When members receive a paper communication, they’ll be able to take pictures of the pages and upload them to a chatbot. 

Members can ask this chatbot any questions they like. They might ask for the content to be summarised. Or they could ask for an explanation of images like tables, graphs and infographics. A chatbot will answer questions using the original communication, the data it’s trained on, and the internet. 

OpenAI lets users do this in the ChatGPT app.

Microsoft allows users to talk to interact with images in Bing Chat

3. Search engines 

Right now, when a user searches for something online they get a list of results. They then click a result to be taken to a webpage where they can read all the information in context. 

Soon, users will be less likely to visit your website because a large language model will do the heavy lifting. AI will look at the search results first, find information on relevant websites, and then write the user an answer without them ever seeing the original content on your webpage. 

Users can ask follow-up questions, and AI will use its knowledgebase and the internet to find answers. Users can still visit the web pages if they like, but they’ll be less likely to do so if they can find an answer straight away.

Microsoft is piloting this in Bing Chat in the Microsoft Edge browser. 

Users can get browser extensions to search the web using AI with Google Chrome.

Are these tools any good?

When they get things right, yes. But they aren’t without their problems. 

Large language models are prone to:

  • Hallucination – They can make up answers and present them convincingly.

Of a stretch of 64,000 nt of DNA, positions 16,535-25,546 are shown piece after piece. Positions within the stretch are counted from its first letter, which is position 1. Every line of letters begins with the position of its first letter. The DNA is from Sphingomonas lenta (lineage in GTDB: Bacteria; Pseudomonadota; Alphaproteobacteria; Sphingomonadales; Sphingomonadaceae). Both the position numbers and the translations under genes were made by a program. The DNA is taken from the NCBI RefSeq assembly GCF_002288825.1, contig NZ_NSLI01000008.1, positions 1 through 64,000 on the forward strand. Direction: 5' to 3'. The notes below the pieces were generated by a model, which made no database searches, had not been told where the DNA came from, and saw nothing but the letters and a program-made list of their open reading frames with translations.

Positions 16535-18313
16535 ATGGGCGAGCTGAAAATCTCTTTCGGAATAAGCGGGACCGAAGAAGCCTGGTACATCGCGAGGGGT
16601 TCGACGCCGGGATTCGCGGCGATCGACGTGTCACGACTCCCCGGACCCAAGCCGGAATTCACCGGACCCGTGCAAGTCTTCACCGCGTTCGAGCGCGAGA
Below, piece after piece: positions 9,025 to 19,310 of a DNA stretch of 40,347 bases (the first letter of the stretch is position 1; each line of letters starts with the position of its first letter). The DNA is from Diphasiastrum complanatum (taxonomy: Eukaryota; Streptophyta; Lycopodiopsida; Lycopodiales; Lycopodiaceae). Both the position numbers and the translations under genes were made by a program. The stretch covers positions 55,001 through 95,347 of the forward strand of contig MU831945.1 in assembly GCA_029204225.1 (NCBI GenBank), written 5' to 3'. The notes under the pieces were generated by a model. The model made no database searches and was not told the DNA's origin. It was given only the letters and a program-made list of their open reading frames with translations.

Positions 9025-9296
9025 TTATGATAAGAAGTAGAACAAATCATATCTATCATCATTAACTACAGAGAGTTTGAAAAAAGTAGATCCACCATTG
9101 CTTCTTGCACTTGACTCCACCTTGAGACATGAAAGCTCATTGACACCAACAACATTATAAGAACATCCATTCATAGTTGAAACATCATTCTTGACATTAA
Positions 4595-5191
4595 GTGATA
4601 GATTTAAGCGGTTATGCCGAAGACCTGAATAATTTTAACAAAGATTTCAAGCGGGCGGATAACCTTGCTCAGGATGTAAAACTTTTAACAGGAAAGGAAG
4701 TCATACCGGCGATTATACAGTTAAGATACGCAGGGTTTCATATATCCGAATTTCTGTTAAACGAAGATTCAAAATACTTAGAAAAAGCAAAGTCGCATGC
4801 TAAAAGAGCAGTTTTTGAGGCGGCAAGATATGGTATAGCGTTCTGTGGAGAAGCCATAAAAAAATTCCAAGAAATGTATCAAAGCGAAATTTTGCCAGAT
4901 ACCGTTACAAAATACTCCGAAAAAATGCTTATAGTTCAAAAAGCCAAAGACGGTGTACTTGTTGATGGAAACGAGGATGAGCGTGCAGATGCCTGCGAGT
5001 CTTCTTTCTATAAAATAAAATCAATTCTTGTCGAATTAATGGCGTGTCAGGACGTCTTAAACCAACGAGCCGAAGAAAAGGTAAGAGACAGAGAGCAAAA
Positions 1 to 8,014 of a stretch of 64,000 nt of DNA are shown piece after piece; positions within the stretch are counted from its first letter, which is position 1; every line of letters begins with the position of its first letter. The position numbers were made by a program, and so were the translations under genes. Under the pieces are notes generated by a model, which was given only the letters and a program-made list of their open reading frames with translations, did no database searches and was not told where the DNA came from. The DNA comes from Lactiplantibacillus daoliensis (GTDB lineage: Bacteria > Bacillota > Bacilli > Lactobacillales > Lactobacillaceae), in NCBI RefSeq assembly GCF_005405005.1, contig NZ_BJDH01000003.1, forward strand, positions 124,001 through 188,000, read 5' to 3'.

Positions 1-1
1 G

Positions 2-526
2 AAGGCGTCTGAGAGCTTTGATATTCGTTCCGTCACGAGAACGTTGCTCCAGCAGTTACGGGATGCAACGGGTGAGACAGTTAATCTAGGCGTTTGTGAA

• Variable answers – They don’t give the same answer every time.
  • Bias – These models are trained on data. If the data contains bias, the answers they give might contain bias too. And if the data is wrong, the models will get it wrong. 
  • Black box thinking – Experts don’t fully understand how models come up with their answers. 

But the biggest limitation of these tools when it comes to summarising content and answering questions isn’t the models they’re based on – it’s the communications they’re provided with.

The summaries and answers that AI can generate are only as good as the source material they’re given. If a communication is long and complex, AI is more likely to make a mistake. If it doesn’t give members what they need to make a decision, AI might take a guess. And if a communication doesn’t make sense, AI could make up the answer.

What you can do

Microsoft, Google and Apple are all investing billions in to developing AI products and rolling them out to their phones and computers. These tools will soon be part of a member’s everyday experience of reading messages, asking questions and searching for answers.

We can’t control what members do on their own devices – and so we can’t stop members from using AI tools to interact with our content. 

You can help members by creating user-driven content. That’s concise content, built around your user’s needs, and written in clear language. That way, when you write to members you’ll make it less likely that they’ll turn to AI tools to generate summaries or ask questions.

And if members do still get automated summaries, or if AI is interpreting content from your communication or your website, well-designed content will help keep you safe. Writing clearly, avoiding jargon, and making complexity accessible will make it more likely that AI tools will generate accurate answers and summaries from your content.